The United Arab Emirates, bolstered by its peace deal with Israel, is acting on Saudi, Omani, Egyptian, Greek and French interests to take on Turkish President Recep Tayyip Erdoğan, who is increasingly mutating Turkey into a “neo-Ottoman” threat, wrote journalist Jake Wallis Simons in the British Spectator magazine.
The Emiratis are trying to bolster Syrian President Bashar Asad and his allies to counterbalance Turkish control in the country’s north, according to Simons, while Western powers watch idly the Arab fightback against Ankara’s dominance in the region.
Turkey, together with Syrian rebel groups, has launched three military offensives into neighbouring Syria since 2016, targeting Kurdish forces Ankara sees as a threat due to their alleged links to an insurgency on Turkish soil. It now controls two separate strips of land along its border to the north of the war-torn country.
Erdoğan’s muscular adventurism across wide swathes of land and sea also include Libya, Nagorno-Karabakh and the Mediterranean, and is reversing Turkish liberal consensus in favour of authoritarianism, according to Simons.
In Libya, Turkey backs the internationally-recognised Government of National Accord (GNA) against the eastern-based Libyan National Army (LNA), and has sent thousands of Syrian rebel fighters to aid the government in Tripoli.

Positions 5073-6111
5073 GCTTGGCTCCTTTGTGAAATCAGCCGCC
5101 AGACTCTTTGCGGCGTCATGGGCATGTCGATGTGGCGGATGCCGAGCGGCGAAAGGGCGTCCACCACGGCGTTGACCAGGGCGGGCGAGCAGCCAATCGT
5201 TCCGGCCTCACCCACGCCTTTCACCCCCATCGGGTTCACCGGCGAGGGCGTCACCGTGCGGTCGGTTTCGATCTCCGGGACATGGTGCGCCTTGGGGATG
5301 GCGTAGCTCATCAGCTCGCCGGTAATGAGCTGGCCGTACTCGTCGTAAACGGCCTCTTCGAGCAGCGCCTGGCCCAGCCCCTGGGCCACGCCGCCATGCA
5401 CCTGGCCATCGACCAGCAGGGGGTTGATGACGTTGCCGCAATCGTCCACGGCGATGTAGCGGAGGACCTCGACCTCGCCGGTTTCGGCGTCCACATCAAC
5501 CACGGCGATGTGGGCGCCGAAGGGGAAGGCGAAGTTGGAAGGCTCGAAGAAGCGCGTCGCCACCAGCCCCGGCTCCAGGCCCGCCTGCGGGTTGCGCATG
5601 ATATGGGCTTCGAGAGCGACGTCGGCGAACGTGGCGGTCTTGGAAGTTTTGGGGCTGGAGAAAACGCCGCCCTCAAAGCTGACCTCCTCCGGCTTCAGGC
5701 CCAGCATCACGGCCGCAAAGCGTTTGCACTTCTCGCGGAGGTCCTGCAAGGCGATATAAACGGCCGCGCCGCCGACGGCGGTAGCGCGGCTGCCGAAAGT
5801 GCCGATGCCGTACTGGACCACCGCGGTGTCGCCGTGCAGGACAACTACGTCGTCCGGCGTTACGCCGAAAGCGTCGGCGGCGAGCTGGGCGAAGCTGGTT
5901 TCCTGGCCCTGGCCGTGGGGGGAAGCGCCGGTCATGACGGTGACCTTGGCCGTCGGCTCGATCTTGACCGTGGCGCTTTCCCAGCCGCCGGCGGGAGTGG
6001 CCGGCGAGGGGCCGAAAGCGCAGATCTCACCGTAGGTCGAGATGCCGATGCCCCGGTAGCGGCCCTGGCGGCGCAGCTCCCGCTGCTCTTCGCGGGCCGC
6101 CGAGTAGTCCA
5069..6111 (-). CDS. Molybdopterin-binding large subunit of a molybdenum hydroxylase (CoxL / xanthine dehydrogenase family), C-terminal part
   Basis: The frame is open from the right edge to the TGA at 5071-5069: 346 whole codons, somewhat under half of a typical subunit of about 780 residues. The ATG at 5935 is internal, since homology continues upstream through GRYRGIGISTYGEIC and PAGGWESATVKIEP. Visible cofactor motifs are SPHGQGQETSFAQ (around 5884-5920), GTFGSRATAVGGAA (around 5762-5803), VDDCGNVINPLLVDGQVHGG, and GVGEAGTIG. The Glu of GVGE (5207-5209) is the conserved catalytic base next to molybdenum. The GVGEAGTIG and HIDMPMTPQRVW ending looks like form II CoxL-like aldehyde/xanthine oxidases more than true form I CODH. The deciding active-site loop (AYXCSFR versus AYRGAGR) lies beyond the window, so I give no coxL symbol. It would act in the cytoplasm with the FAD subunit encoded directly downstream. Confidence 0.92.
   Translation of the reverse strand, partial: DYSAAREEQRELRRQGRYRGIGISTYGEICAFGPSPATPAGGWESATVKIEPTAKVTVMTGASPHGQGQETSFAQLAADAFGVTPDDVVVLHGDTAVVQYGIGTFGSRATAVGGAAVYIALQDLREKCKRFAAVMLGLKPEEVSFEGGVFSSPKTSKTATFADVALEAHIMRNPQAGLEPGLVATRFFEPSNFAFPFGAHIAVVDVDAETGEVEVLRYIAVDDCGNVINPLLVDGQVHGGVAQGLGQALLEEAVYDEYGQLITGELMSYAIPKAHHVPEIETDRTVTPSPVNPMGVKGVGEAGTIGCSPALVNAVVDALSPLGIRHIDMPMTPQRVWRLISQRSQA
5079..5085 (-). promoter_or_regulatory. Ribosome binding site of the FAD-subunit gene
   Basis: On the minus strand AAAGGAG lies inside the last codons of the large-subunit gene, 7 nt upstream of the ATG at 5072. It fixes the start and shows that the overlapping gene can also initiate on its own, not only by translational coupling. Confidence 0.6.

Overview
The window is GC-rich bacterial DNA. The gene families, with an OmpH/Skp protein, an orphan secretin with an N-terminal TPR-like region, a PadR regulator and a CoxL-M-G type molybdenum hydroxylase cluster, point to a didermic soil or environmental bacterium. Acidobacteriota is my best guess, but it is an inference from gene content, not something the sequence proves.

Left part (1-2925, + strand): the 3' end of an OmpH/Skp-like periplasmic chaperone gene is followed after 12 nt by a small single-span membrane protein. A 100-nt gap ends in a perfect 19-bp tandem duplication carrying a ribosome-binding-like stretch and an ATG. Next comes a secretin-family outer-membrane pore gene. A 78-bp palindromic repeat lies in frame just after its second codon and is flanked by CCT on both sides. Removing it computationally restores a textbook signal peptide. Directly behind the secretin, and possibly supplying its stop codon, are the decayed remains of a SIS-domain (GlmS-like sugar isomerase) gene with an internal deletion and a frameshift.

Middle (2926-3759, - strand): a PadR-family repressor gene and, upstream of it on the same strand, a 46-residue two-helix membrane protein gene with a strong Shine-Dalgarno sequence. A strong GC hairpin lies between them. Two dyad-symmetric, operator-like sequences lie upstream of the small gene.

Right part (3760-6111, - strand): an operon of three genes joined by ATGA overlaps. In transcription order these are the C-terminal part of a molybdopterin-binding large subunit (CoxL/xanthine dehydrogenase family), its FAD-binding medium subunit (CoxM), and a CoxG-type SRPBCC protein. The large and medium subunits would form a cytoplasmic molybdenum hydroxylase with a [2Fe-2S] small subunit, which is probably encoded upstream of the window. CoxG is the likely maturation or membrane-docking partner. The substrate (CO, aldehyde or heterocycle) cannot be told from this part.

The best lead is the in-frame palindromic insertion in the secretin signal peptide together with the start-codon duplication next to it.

And most recently, Turkey has thrown its full support behind Azerbaijan in its conflict with Armenia over the breakaway region of Nagorno-Karabakh, providing drones to its ally country. Ankara is accused of sending Syrian mercenaries here too, a charge it denies.
In the backdrop of Turkey’s adventurism is Ankara’s love affair with Qatar, whose ties are bolstered by their support for Hamas and the Muslim Brotherhood, Simons said.
Doha and Ankara are keen on providing political and military cover for Libya’s GNA, which is dominated politically and militarily by the Muslim Brotherhood movement.
Western powers are turning a blind eye to the urgent problem presented by Erdoğan, the journalist said, calling on its lost leadership tostand up to the bullying by Turkey’s strongman.